Japanese language students who actively allot a few hours a day are usually ready to tackle the advanced-level Japanese tests (like the JLPT N2, short for the Japanese Language Proficiency Test Level 2) after about two and a half or three years.
Keep in mind that at the N2 level, you are likely to encounter a lot of Kanji and more obscure grammar. Depending on your goals, however, you can learn to communicate in Japanese before then effectively.
What is Your Native Language?
When you ask yourself, “How long does it take to learn Japanese fluently?” your native language is also another essential element you have to consider. Your native tongue can factor in how much time-consuming the process would be.
If English is your primary language or your native language is European, you may find it shocking how Japanese is very different from what you’re used to.
Nihonggo uses a different writing system. Furthermore, its sentence and grammar structure is entirely different than your native tongue. Thus, you’re practically learning everything from scratch.
When you include all these factors, it shouldn’t come as a surprise that you’ll find an increase in the amount of time it takes to learn Japanese.
You may opt to learn some elements of the Japanese writing system to start with before tackling Kanji. Hiragana, the entry-level phonetic lettering system, is perfect for beginners who want to learn writing in Japanese but are intimidated by Kanji. Still, they take time to learn and get used to.
Unless you are familiar with or have studied an Eastern Asian language before, keep in mind that there will be some difficulties learning the language. It’s simply going to take some time to adapt to Japanese, so you don’t need to rush yourself.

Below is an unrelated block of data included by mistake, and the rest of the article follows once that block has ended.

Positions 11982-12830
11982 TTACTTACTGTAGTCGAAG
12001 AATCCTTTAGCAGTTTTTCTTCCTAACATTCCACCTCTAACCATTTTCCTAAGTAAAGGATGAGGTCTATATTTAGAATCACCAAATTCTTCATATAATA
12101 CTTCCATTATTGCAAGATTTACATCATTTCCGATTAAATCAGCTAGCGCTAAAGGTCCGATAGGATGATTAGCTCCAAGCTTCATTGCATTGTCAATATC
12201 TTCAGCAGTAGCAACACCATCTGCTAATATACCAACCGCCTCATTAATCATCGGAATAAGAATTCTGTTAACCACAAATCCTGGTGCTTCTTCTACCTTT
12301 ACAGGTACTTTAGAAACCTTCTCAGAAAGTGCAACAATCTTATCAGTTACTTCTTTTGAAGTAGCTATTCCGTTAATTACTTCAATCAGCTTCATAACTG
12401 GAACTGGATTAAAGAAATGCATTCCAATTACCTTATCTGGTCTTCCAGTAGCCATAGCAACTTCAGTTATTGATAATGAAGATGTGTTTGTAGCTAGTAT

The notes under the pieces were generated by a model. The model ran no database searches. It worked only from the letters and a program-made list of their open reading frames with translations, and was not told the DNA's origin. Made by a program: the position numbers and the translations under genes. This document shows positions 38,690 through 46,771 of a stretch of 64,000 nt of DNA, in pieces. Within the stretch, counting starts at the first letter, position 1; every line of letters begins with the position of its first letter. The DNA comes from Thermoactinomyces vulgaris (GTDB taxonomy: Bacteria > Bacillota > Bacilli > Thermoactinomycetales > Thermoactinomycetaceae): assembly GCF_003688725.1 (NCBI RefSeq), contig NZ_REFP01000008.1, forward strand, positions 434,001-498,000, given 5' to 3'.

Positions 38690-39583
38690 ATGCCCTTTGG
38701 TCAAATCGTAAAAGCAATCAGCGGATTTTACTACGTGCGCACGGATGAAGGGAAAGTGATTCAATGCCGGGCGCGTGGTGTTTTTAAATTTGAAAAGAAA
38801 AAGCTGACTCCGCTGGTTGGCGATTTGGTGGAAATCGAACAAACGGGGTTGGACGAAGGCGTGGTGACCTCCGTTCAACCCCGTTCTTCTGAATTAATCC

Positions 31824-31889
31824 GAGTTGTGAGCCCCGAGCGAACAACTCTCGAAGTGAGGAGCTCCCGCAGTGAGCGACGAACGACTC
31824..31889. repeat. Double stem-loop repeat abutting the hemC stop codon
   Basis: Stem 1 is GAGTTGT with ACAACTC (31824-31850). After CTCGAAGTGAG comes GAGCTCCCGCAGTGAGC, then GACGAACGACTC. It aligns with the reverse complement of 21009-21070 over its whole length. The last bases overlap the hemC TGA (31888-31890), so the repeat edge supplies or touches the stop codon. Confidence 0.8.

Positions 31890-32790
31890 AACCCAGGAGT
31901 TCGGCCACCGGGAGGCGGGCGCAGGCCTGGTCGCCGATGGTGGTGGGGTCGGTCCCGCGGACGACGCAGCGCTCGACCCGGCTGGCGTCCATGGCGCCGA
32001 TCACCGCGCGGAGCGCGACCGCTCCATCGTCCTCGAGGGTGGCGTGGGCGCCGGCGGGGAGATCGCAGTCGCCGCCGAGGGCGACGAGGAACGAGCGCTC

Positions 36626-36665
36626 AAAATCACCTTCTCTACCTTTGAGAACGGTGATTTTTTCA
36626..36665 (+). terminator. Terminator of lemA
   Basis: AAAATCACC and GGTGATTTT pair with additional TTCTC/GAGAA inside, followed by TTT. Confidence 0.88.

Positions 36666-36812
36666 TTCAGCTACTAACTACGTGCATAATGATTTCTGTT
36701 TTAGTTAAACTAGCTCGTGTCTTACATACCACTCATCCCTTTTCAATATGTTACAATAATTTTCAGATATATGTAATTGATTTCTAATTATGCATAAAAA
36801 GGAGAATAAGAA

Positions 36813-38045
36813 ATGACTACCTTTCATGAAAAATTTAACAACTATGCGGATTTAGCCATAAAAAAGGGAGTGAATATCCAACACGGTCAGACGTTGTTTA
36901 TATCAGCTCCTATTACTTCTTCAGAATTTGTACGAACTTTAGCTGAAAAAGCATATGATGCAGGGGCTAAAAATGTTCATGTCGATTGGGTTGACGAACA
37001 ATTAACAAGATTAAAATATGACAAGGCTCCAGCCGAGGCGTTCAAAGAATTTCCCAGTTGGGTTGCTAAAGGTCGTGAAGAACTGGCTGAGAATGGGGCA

The Respectful Language: What You Need to Know about Keigo
You may also have to consider whether or not you need to learn Keigo.
So what is Keigo? Keigo is the ultra-formal form of Japanese. It is mainly used for formal and official situations, and the Japanese language’s polite reputation is all thanks to Keigo.
For example, when you want to ask your teacher for help, the casual way of saying it would be:
Tetsudatte-kudasai (please help me)
However, if you want to sound more formal, respectful, and more like a native speaker, you could instead convey the same message in Keigo form by saying:
Tetsudatte itadakemasen ka? (Would you be so kind as to help me?)
If you are visiting Japan for leisure purposes, then you may not put too much emphasis on learning Keigo. On the other hand, if you plan to work with people in a Japanese working environment or anticipate talking to many people who are higher in rank than you, you must improve your communication skills by speaking in Keigo.
To elaborate, Keigo transforms words that you are already familiar with into something completely different. Here is an example:
taberu – eat (standard form)
meshi agaru – eat (Keigo form)
As seen in the example above, these two variations are entirely different!
It doesn’t stop there!
In addition, Keigo has two forms: respectful and humble.
The respectful form is used to praise and speak highly of people ranked higher than you. These people could be your seniors at work, your immediate supervisors, or anyone with a higher position than yourself. On the other hand, the humble form is used to speak humbly about yourself. Both of these forms can be used simultaneously, especially during meetings and company after-work activities. Thus, you must make sure that you do not switch them so that you speak highly of yourself and humbly of someone higher than you!
So if you think you will need to learn to use Keigo, it will take you a lot longer to learn Japanese since you will simply have many more new words to learn.
How Long Does it Take to be fluent in Japanese? A Quick Estimation